February 3, 2015 Battle Beast – Unholy Savior (Album Review)
Founded in 2008, the Helsinki, Finland, Heavy Metal band Battle Beast have released their third studio album, Unholy Savior on January 9, 2015. Battle Beast is not only the name of the band, it is also the name of their musical Metal style. Releasing their debut album Steel in 2011 via Hype Records, a worldwide record deal was signed Nuclear Blast after they won the 2010 Wacken Open Air Metal Battle. Excited for the endless possibilities, in September 2012 the band sustained a blow when vocalist Nitte Valo left for personal reasons, but vowed to triumph on, replacing her with strong-voiced Noora Louhimo. In addition to Louhimo, the band consists of Anton Kabanen on lead guitar and vocals, Juuso Soinio on rhythm guitar, Janne Björkroth on keyboards, Eero Sipilä on bass, and Pyry Vikki on drums. A sophomoric, self-titled album was released in 2013 and was followed by a big European tour alongside German Metal band, Powerwolf, and also the big festival, Loud Park, in Japan. Two years later, the story behind their third album, Unholy Savior, is quite interesting. The main composer and guitarist, Kabanen, says, “The album had to be done this way – through emotional hell. Having transferred these “things” and emotions into songs I feel that I’m ready to move on. But like always, I wrote songs about the series “Berserk”, as well, and the reason behind writing songs about that particular series is that I can strongly relate to that, especially to certain characters and to their way of thinking and feeling.” Produced by Kabanen and co-produced by bandmate Björkroth, the album was mixed by Matias Kupiainen at 5by5 Studios, and mastered once again done by Mika Jussila at Finnvox Studios.
The songs are energetic and aggressive – like all genuine battle songs are! Unholy Savior begins with full strength, as “Lionheart” is fast and furious, racing like Vin Diesel in a Ferrari. The second song, the albums’ title track, continues with the snappiness of the first song, both energetic and melodic. In the third song, “I Want the World… And Everything In It,” Louhimo screams ultimate, earsplitting war cries. The song “Madness” does not bring any variety to Unholy Savior’s pushy first few tracks, even though it is catchy and aggressive. The fifth song, “Sea of Dreams,” is calm and peaceful, jumping to the other end of the spectrum. The beginning of the song bring to mind Nightwish’s beautiful “Sleeping Sun” (Oceanborn 1998). However, “Sea of Dreams” is a delightful a relief after the full blown war in the beginning of the album. After that momentary breath, “Speed and Danger“ returns the listener back to the rough, Power Metal world. “Touch in The Night” has a bit of ’80s in it, as the rhythm and keyboards take you back to the discotheque, but it still stays loyal to the Metal sound as well. “The Black Swordsman“ only lasts a minute and fifteen seconds, and is another calm, smooth break between the battle cries. “Hero’s Quest“ is an instrumental song with a cheerful and light tone, followed by “Far Far Away,” a tune bursting of energy. The last song, “Angel’s Cry,“ makes for a much needed exhale after those aggressive battle songs. It has a slow tempo and shows a softer side of Louhimo’s wide spectrum, beautiful voice.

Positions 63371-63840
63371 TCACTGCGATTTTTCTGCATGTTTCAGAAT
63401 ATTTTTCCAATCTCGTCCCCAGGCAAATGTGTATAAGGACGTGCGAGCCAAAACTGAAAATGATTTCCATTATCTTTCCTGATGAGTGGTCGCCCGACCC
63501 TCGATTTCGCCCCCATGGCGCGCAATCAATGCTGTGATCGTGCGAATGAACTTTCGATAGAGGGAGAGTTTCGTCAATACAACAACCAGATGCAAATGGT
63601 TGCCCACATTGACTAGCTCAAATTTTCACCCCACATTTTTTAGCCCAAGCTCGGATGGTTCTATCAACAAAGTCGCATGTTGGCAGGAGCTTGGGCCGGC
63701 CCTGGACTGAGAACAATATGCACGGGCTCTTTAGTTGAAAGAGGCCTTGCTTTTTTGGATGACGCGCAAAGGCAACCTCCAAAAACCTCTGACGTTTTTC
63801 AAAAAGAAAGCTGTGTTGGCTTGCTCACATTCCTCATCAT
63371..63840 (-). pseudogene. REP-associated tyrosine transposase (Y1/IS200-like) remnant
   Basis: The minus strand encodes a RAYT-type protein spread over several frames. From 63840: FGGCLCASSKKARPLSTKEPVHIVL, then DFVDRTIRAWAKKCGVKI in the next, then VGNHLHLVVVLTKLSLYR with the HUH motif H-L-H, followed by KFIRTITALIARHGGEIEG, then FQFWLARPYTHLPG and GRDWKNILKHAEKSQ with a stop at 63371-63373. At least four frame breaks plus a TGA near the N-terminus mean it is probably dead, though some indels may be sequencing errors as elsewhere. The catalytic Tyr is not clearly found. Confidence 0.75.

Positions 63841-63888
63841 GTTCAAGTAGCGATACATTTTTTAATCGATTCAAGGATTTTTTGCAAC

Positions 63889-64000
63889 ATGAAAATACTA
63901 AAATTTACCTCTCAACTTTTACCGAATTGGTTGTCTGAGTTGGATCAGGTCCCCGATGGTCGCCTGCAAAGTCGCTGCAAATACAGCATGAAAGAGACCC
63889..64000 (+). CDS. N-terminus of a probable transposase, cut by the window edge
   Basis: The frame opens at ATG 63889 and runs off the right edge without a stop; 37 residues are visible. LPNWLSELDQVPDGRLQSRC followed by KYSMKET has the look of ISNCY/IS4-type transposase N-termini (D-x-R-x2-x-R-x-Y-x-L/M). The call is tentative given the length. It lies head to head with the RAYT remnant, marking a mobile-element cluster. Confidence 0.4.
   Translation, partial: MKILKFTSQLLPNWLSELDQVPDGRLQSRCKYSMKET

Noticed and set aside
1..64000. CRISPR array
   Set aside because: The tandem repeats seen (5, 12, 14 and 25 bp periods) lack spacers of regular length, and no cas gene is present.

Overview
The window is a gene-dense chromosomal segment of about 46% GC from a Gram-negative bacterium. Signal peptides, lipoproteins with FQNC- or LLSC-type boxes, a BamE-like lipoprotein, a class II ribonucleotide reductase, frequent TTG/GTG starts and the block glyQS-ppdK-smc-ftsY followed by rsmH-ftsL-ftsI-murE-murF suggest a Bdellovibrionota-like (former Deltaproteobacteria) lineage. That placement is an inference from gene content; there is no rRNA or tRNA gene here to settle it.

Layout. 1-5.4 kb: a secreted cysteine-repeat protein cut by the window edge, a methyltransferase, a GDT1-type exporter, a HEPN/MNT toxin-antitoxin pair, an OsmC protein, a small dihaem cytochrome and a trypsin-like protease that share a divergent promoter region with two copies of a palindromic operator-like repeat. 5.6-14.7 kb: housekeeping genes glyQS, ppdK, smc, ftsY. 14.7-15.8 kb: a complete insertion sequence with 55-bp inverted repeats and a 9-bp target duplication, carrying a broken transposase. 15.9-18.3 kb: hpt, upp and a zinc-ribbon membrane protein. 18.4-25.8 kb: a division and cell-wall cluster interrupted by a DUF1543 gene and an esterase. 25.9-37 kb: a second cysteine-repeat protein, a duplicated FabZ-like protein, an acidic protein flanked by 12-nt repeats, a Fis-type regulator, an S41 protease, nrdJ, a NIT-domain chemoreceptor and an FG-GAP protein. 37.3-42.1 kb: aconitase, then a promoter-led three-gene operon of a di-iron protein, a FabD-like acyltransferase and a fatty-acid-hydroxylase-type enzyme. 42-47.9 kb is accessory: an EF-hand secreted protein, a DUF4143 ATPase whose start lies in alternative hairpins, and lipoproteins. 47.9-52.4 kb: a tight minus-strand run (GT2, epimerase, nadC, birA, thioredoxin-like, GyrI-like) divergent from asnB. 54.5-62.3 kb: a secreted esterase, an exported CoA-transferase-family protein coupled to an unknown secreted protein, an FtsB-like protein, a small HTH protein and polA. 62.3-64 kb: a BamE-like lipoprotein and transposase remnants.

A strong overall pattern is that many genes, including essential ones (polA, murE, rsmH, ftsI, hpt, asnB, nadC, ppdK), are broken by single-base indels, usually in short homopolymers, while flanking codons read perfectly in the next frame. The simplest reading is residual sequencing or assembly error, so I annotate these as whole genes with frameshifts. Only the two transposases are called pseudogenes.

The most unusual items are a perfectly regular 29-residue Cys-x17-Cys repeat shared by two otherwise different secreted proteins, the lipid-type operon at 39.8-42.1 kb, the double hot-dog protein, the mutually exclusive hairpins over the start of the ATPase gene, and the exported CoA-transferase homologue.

Unholy Savior screams along with rage and a fast tempo, making forty-five minutes feel like fifteen – the sign of a good album. This album does not leave the listener cold, but rather full of a white hot energy, with perfectly timed, slow and beautiful interregnums in the middle of this frenetic war of an album. The last song, “Angel’s Cry,” nicely seals the whole package together. Unholy Savior is one hundred present Battle Beast, and a sign that the band has not only claimed their own style, but has also enhanced it to a higher level. They have also released a video of first single “Madness,” uploaded on YouTube on December 12, 2014 by Nuclear Blast which is worth checking out. CrypticRock gives Unholy Savior 4.5 of 5 stars.